Sumac is the latest project involving Aaron Turner, known best for his role as the singer/guitarist for the seminal post-metal band Isis. Another super group to add to his roster of growing projects, Sumac is made up of Turner, Brian Cook of Russian Circles and Nick Yacyshyn of Baptists. Sumac’s sound is huge, much like the post-metal giants that their members were involved in, it is led along by Yacyshyn’s rhythmic, pounding drumming. Turner still has his influence making up most of the bands DNA, with The Deal coming off sounding very similar to Old Man Gloom. Unfortunately this leads to the album having a bit of an identity crisis, despite containing some truly memorable moments and tracks.
Turner brings his chugging, huge riffs and his raspy screams, what is missing are the somber clean moments that permeate Isis and Old Man Gloom. This is not necessarily a bad thing, leaving The Deal to have a massive, monstrous sound, like a distillation of Old Man Gloom’s heaviest parts. ‘Thorn In the Lions Paw’ contains one of the most memorable and odd riffs to come so far out of anything Turner has done, followed with pounding, spastic and seemingly random drumming from Yacyshyn. It is not long before the method to their madness is made apparent, with repetition leading to understanding as songs structure starts to become clear to the listener.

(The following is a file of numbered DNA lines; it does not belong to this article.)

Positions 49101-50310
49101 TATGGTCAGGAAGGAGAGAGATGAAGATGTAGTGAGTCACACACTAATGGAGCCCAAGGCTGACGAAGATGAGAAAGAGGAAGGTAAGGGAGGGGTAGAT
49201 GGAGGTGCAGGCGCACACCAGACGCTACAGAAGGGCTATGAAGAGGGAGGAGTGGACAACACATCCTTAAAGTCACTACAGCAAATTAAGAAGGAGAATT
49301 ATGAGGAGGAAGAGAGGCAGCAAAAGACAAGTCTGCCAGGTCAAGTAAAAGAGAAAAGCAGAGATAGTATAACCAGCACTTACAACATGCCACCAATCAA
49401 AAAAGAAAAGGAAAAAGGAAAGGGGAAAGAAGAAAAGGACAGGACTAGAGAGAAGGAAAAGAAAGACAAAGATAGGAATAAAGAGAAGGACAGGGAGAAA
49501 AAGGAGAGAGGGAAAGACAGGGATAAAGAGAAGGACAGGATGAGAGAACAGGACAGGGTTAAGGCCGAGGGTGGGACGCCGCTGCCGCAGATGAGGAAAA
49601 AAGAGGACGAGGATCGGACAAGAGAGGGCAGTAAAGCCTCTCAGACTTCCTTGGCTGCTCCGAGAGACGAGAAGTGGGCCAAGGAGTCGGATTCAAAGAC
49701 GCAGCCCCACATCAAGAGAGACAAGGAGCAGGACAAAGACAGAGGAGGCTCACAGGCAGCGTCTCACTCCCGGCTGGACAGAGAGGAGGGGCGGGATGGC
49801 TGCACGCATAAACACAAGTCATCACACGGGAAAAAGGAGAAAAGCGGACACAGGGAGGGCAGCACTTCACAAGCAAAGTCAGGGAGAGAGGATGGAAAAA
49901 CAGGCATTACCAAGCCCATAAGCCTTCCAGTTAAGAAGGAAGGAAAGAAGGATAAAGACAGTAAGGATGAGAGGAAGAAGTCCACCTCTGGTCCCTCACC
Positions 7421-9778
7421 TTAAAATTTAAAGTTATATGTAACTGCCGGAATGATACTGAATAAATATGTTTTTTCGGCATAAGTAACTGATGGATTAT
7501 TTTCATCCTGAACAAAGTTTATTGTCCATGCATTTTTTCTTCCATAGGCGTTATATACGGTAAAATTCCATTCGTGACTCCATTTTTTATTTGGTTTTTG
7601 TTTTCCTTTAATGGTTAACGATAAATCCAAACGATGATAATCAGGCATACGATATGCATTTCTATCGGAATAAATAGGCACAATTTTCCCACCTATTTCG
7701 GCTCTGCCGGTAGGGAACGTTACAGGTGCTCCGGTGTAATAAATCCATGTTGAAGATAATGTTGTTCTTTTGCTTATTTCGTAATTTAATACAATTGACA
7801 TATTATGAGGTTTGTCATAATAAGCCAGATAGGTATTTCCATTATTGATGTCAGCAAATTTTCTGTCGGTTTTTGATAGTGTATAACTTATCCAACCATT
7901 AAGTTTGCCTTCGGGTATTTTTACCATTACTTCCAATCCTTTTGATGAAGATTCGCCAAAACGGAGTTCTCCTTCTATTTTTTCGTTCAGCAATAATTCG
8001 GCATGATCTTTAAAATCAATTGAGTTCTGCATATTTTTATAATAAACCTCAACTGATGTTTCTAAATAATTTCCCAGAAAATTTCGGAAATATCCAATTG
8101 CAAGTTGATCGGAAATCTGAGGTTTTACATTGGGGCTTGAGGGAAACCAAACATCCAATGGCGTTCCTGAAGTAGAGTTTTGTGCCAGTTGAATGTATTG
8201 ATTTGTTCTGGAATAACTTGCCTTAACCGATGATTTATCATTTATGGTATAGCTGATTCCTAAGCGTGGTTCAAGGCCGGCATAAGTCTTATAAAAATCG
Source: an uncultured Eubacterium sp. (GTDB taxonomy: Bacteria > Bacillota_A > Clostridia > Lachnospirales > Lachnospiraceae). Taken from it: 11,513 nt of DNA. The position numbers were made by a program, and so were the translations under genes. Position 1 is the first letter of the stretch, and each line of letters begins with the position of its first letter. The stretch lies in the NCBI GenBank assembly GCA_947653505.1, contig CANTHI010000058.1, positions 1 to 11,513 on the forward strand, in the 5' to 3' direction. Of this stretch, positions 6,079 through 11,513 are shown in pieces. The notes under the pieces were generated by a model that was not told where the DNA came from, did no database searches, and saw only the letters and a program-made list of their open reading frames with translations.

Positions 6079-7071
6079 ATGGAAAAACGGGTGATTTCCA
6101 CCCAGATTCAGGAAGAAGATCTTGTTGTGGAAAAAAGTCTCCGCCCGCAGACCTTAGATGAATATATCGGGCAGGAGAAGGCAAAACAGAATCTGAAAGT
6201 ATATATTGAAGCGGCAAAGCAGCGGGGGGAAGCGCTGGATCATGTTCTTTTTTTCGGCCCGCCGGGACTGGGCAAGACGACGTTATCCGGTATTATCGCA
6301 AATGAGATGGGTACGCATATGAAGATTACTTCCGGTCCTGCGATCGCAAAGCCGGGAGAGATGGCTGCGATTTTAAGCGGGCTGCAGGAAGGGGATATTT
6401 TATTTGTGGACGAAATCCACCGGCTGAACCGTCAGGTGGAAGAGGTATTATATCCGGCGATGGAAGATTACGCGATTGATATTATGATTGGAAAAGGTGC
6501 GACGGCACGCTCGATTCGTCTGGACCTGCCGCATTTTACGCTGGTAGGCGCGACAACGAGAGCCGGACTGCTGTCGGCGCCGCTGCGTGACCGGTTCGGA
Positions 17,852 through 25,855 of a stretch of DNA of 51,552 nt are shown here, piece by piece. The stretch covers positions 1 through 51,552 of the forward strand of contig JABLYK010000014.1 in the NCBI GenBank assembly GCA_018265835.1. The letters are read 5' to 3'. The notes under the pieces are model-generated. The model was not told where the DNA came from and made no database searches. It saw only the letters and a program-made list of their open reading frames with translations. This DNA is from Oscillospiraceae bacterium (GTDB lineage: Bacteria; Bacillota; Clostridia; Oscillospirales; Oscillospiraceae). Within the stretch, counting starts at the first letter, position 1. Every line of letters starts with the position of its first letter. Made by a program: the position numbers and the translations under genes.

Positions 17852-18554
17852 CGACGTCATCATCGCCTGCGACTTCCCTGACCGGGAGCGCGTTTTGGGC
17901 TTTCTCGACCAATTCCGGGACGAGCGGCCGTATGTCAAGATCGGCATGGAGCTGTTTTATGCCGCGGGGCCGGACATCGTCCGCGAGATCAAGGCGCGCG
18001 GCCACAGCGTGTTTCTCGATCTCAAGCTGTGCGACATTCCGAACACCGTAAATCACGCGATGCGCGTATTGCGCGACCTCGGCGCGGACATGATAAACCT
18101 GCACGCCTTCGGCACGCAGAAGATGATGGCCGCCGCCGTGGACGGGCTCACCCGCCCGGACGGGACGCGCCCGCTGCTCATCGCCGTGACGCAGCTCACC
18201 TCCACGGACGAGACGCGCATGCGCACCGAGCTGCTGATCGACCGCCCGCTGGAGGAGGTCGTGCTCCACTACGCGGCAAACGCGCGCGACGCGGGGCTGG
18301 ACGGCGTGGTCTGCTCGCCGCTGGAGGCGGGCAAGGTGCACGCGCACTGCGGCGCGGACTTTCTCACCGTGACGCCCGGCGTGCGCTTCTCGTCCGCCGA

Many tracks on The Deal bleed into each other, with their lengths exceeding ten minutes much of the time. One track can involve so many elements that it feels as if another has started, making the album feel more cohesive together. This LP is best taken in one sitting, rather than on a track by track basis, the opening and closing instrumentals providing the only obvious delineation from the norm. The songs are not remembered so much as the individual sections on each track , as their length and wealth of content can be overwhelming. Some parts can drone on for minutes, making The Deal an exhausting listen at points.
The Deal is an example of an album that demands listener participation, focus and time. It provides an experience as whole that is much stronger than its individual pieces, although the tracks themselves are not without merit. At points the LP can sound a little too much like Turners past projects, while lacking their variety and brevity. This can cause unwanted comparisons, with his other work being the stronger of the two. The Deal still provides a heavy, pounding piece of post-metal that would please any fan of its individual members and their previous contributions.